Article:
BOSTON – Continuing its commitment to building a robust solar industry in the Commonwealth, the Baker-Polito Administration announced that Massachusetts has now installed more than 2,000 megawatts (MW) of solar electricity through 78,646 projects across the state.
This announcement builds on the administration’s efforts to diversify the Commonwealth’s energy portfolio to reduce energy costs for ratepayers and meet the Global Warming Solutions Act’s greenhouse gas reduction requirements.
“With over 2,000 megawatts of solar now installed, Massachusetts continues to lead the nation in solar deployment and clean energy innovation,” said Governor Charlie Baker. “Through our next solar incentive program, SMART, and our forward-thinking solar grant programs, we look forward to doubling that amount of solar and building a sustainable and affordable clean energy future for the Commonwealth.”
Massachusetts has ranked second in the United States for total solar jobs for the last two years, and ranks sixth in the nation for new installed solar capacity. Under the Baker-Polito Administration, 56,031 solar projects have been installed with 1,239MW, and almost 50 percent of the solar capacity in Massachusetts has been installed in the last two years. Additionally, all 351 cities and towns in Massachusetts now have at least one solar installation.
“Through the Baker-Polito Administration’s efforts to increase access to solar technology for all ratepayers – from residents of low-to moderate income, to commercial and industrial users – the Commonwealth is now home to a robust solar industry employing thousands of Massachusetts workers,” said Energy and Environmental Affairs (EEA) Secretary Matthew Beaton. “Building on this significant amount of solar installation is a crucial component of the Administration’s commitment to diversify our energy portfolio, reduce greenhouse gas emissions, and strengthen our vibrant and growing clean energy industry.”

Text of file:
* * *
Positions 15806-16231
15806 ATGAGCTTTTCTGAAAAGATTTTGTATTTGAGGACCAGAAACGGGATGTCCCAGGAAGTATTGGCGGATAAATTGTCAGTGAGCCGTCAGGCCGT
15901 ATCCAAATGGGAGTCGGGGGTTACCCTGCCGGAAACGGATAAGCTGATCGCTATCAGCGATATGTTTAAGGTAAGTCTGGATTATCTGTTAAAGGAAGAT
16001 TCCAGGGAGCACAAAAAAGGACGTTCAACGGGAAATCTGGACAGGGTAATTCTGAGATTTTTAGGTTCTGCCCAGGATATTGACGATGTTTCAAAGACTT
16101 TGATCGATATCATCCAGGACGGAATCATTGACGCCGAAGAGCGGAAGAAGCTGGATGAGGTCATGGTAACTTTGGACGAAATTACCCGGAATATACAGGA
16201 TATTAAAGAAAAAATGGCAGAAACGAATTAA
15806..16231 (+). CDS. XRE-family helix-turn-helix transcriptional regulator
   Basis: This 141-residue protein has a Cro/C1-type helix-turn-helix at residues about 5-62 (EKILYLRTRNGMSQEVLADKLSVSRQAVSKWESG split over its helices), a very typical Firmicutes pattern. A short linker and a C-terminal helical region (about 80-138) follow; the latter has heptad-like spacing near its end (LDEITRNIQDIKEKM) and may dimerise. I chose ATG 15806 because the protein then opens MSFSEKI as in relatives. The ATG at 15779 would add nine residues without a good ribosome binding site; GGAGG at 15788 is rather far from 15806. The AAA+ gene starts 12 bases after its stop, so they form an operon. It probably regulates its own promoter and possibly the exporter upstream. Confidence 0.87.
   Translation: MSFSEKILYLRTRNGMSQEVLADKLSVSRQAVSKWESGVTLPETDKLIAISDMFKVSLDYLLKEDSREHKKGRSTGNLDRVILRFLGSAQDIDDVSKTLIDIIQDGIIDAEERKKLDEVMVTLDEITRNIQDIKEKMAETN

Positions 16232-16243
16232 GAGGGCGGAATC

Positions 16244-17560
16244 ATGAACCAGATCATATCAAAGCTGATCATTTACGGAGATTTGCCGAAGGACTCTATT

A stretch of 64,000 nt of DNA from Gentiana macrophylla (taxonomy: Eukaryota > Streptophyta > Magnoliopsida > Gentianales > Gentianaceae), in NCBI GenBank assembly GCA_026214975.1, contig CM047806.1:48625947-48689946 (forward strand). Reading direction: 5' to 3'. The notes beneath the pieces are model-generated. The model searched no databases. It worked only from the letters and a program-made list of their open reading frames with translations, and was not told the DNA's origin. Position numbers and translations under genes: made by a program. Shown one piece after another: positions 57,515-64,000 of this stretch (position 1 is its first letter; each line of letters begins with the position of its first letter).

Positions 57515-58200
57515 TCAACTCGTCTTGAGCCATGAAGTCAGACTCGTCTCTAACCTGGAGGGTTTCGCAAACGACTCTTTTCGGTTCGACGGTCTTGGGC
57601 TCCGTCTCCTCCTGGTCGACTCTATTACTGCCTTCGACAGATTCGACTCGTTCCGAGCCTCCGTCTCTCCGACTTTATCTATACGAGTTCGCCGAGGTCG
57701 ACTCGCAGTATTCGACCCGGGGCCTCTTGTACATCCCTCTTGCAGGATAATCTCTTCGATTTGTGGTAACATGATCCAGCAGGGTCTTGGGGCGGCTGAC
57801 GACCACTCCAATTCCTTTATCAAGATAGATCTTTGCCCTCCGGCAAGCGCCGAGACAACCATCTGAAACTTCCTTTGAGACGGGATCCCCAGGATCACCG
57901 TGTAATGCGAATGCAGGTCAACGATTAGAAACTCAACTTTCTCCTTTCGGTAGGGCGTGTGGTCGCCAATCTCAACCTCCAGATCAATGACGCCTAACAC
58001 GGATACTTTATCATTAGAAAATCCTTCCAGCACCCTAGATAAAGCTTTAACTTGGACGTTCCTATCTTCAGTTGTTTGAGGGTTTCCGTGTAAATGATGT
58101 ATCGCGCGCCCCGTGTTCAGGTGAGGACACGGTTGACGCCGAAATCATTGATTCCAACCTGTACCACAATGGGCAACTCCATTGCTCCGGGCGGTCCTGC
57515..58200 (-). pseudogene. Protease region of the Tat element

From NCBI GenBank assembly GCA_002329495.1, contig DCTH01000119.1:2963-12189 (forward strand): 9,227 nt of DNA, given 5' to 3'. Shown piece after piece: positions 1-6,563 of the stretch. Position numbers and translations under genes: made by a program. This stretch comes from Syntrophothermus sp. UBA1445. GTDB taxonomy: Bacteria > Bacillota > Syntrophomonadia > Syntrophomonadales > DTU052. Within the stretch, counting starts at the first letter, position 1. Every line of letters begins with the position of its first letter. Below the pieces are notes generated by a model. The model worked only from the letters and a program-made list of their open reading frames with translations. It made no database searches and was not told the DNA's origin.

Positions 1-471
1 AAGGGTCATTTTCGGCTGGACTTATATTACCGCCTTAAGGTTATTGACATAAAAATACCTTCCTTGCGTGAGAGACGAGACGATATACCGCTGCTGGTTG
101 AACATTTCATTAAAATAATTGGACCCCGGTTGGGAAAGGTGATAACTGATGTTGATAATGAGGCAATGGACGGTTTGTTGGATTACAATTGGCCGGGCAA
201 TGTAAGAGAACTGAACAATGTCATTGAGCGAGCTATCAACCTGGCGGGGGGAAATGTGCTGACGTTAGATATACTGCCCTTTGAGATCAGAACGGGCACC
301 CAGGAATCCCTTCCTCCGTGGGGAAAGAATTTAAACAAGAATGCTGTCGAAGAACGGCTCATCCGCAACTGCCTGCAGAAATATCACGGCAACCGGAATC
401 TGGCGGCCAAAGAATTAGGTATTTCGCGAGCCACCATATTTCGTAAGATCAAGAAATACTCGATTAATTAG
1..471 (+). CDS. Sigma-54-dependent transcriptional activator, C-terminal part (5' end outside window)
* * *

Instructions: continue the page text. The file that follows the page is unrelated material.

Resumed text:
The Massachusetts Clean Energy Center’s 2017 Massachusetts Clean Energy Industry Report found that the state’s clean energy sector grew by 4 percent between 2016 and 2017, employing a total of 109,226 clean energy workers. Since 2010, the Commonwealth’s clean energy industry has grown by 81 percent, adding over 49,000 workers.
DOER’s new solar incentive program, Solar Massachusetts Renewable Target (SMART), will support an additional 1,600 MW of solar in Massachusetts, nearly doubling the amount installed as of today at half the estimated pricing of existing programs. The Baker-Polito Administration also offers a menu of solar programs for residents, businesses and public facilities including Solarize Mass, Mass Solar Connect, Mass Solar Loan, and programs to improve low-and moderate-income residents’ access to clean energy through the Affordable Access to Clean and Efficient Energy Initiative (AACEE).
Building on this significant clean energy deployment, in 2016 Governor Baker signed bipartisan energy legislation authorizing the largest procurement of clean energy generation in Massachusetts’ history, approximately 9,450,000MWh of clean energy and approximately 1,600MW of offshore wind energy, to help lower Massachusetts’ energy costs and achieve our greenhouse gas reduction requirements while encouraging economic growth and activity.